Three years into President Donald Trump’s presidency, the United States government imprisons more migrants than ever before. Given the president’s vicious rhetoric, this isn’t a surprise. But it’s also not inevitable.
Sixty-five years ago, racism was widespread, yet the Eisenhower administration moved aggressively toward abolishing immigration prisons. That past offers important lessons for the future of U.S. immigration policy.
For decades starting in the late 19th century, the federal government operated immigration prisons where migrants were detained for days, months or even years as immigration officials decided whether they would be allowed to stay in the United States. On San Francisco Bay’s Angel Island, the “Chinese jail,” as one facility was often called, was so unsanitary that a government inspector called it a “death trap.” On the East Coast, one woman detained on Ellis Island’s immigration prison wrote that it reminded her of “a group of kennels.”
Imprisoning migrants was a firm part of immigration policing, but in November 1954, Eisenhower’s Attorney General Herbert Brownell Jr., presiding over a naturalization ceremony at New York’s Ebbets Field, announced a new approach. Overlooking the crowd of people ready to swear their allegiance to the United States as new citizens, Brownell praised a “step forward toward humane administration of the Immigration laws” by the commissioner of the Immigration and Naturalization Service, Joseph Swing.
“In all but a few cases, those aliens whose admissibility or deportation is under study will no longer be detained,” Brownell explained. As a result of this policy shift, the government shut down six immigration prisons. A few years later, the U.S. Supreme Court remarked, “physical detention of aliens is now the exception, not the rule.”
Eisenhower’s departure from past practices wasn’t motivated by good-hearted embrace of migrants. On the contrary, that era was marked by animosity toward migrants. In 1952, a Border Patrol team in south Texas caught and deported more than 1,000 Mexicans in a single week, a hint of what was to come. Two years later, in the same year that INS closed detention facilities, Swing publicized a massive roundup of Mexicans that resulted in the arrest and deportation of more than 1 million people to Mexico, including an unknown number of U.S. citizens.
The Eisenhower administration shut down immigration prisons because of money and politics. By 1954, the immigration prison on Angel Island had been destroyed by fire. Across its remaining network of immigration prisons, the government faced increasing costs. Closing six facilities, Brownell said, would save more than $1.3 million — roughly $12.5 million in 2019.
On Ellis Island, the government faced a particularly big financial sinkhole. “Our Government will save more than $900,000 in the move from Ellis Island alone,” Brownell announced, a savings of about $8.6 million today. With the Immigration and Customs Enforcement agency spending $2.7 billion on its immigrant detention network in 2017 alone, a few million dollars seems like pennies. But to the Eisenhower administration, immigration prisons weren’t worth the cost.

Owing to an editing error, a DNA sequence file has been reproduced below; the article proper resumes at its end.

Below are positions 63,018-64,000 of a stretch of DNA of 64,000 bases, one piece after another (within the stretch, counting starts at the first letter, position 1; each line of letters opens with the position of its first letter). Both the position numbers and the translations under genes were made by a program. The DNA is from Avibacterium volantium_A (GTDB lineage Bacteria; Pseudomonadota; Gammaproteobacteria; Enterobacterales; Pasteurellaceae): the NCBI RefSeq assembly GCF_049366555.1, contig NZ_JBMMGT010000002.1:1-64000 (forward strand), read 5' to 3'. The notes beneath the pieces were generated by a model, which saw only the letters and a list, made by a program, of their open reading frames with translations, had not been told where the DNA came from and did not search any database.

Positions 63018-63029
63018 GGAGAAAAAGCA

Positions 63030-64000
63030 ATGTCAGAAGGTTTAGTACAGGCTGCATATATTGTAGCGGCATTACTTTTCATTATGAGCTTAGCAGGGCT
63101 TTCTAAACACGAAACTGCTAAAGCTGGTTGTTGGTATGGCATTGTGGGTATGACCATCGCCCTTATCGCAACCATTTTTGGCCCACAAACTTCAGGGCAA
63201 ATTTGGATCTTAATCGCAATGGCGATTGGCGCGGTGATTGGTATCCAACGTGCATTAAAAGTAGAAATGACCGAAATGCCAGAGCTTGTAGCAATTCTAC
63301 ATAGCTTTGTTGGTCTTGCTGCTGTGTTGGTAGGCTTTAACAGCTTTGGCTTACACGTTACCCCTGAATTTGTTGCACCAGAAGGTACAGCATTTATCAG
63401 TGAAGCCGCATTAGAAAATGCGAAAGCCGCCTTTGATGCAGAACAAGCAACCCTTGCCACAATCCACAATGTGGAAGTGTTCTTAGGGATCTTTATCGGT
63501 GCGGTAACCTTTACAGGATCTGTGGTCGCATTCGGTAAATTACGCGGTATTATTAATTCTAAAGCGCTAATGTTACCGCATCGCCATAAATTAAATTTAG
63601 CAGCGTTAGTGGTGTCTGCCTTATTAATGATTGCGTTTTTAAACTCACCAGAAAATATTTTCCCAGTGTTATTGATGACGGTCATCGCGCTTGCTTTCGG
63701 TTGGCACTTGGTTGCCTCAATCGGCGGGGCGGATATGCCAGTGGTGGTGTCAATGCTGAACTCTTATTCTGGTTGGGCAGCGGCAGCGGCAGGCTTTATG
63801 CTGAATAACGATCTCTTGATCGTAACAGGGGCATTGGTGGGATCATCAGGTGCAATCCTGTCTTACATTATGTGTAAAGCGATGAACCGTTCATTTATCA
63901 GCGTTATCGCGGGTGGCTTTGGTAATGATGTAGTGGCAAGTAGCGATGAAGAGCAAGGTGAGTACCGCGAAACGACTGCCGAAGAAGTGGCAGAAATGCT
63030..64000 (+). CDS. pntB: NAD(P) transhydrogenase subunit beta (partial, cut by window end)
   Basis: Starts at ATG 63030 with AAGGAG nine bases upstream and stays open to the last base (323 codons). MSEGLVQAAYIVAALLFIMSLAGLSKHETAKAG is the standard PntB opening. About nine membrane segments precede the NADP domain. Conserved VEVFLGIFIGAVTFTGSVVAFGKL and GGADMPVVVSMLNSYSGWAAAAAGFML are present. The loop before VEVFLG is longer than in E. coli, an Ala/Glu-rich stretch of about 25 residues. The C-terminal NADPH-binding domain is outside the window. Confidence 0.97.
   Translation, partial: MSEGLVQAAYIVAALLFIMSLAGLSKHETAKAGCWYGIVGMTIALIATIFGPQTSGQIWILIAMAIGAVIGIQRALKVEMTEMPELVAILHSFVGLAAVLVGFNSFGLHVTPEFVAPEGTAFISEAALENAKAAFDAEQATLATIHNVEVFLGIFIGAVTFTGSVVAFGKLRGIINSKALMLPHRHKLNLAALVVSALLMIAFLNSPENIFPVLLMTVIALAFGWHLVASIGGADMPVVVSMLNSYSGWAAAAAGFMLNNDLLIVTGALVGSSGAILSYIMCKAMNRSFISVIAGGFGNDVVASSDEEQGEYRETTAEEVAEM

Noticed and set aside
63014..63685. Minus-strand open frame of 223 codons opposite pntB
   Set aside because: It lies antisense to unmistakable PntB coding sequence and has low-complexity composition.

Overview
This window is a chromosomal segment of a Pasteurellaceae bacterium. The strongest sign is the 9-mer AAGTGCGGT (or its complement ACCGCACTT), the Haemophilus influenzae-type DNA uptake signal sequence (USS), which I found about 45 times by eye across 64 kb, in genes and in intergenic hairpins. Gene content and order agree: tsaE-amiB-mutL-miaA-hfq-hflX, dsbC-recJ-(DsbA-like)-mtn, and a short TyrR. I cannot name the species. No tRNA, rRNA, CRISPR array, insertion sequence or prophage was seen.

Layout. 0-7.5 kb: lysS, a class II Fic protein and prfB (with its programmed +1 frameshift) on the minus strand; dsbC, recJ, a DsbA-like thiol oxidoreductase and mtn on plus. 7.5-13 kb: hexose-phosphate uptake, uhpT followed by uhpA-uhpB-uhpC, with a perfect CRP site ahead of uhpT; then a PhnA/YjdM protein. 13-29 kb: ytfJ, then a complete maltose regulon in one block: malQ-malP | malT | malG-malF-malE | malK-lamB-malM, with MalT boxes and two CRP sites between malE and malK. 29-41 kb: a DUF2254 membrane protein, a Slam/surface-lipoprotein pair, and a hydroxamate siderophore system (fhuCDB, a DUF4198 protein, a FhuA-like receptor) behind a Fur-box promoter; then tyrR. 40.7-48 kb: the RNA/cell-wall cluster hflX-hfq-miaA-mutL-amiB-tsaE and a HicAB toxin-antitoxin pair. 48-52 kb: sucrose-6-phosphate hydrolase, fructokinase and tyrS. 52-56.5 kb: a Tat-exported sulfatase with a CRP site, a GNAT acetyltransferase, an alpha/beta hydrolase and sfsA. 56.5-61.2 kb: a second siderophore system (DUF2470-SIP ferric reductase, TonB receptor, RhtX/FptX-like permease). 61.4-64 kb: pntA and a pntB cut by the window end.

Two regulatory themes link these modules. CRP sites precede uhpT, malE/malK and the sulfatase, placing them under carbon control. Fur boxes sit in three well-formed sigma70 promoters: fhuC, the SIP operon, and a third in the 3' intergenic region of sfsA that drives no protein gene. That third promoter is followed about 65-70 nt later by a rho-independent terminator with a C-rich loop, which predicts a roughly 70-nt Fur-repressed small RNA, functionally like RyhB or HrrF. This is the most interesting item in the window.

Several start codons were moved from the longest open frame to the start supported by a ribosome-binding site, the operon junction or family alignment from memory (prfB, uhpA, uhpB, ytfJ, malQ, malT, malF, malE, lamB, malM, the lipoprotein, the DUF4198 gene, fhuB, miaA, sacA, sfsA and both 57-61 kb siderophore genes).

With Cold War tension between the United States and the Soviet Union increasing, immigration prisons also carried a political cost on the global stage. Before he described the government’s new policy of not detaining migrants, Brownell decried the “malignant forces of tyranny” and “the communist conspiracy” that “many of you risked your lives to penetrate the Iron Curtain” to escape.
Just a few years later, Eisenhower ordered immigration officials to welcome more than 38,000 Hungarians fleeing Soviet persecution. Despite complaints that communists and economic migrants would conceal themselves as refugees, Eisenhower hoped that “the American people will rally wholeheartedly to this great cause,” and ordered the federal government’s immigration services to lead the way.
To the Eisenhower administration, the U.S. government’s treatment of noncitizens was a key feature of its Cold War strategy. Portraying the United States as the world’s beacon of freedom, it offered a welcoming embrace to people fleeing Soviet influence. In the messy politics of the Cold War, Soviet totalitarianism was pitted against American liberty. Reality is always more complicated than political talking points. The government’s sweeping promises of freedom didn’t insulate Mexicans or U.S. citizens of Mexican descent from various forms of discriminatory treatment in the West and Southwest. But when it came to immigration prisons, the Eisenhower administration’s desire to contrast the United States with the Soviet Union helped push open the prison gates.
As in Eisenhower’s era, immigration policies today continue to bend to pressures that have very little to do with the migrants who are coming to the United States. But instead of responding to a clash between global superpowers, the Trump administration’s immigration policies reflect the worst moments of our nation’s past. As a candidate, Trump seemed to endorse the huge roundup of Mexicans in 1954. And as president, he has ramped up the number of migrants locked up.
The Eisenhower administration’s decision to shut down immigration prisons was justified by the cold reality of government budgeting and political expediency. International tensions shuffled the politics of immigration so that it was more valuable to let migrants live freely in the United States than it was to keep them behind barbed wire. Moving forward, humanitarianism will continue to play a part in immigration policy, but money and politics will have an important role, too.